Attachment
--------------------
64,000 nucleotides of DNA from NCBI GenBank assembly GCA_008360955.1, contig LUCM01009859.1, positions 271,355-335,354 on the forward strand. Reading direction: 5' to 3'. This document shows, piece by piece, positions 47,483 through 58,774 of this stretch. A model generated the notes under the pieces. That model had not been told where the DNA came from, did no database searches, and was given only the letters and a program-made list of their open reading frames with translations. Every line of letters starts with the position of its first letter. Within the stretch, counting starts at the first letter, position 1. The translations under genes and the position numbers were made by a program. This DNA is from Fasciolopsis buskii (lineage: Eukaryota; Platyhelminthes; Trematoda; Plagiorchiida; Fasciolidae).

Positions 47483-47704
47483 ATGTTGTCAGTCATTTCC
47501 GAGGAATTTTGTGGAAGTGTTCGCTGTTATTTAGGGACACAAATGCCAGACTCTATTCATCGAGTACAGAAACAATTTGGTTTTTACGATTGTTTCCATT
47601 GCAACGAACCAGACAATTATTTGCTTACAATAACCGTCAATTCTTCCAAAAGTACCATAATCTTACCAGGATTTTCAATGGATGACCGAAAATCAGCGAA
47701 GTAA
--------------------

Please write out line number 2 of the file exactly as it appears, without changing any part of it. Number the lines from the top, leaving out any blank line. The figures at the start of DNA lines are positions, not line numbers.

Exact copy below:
Positions 47483-47704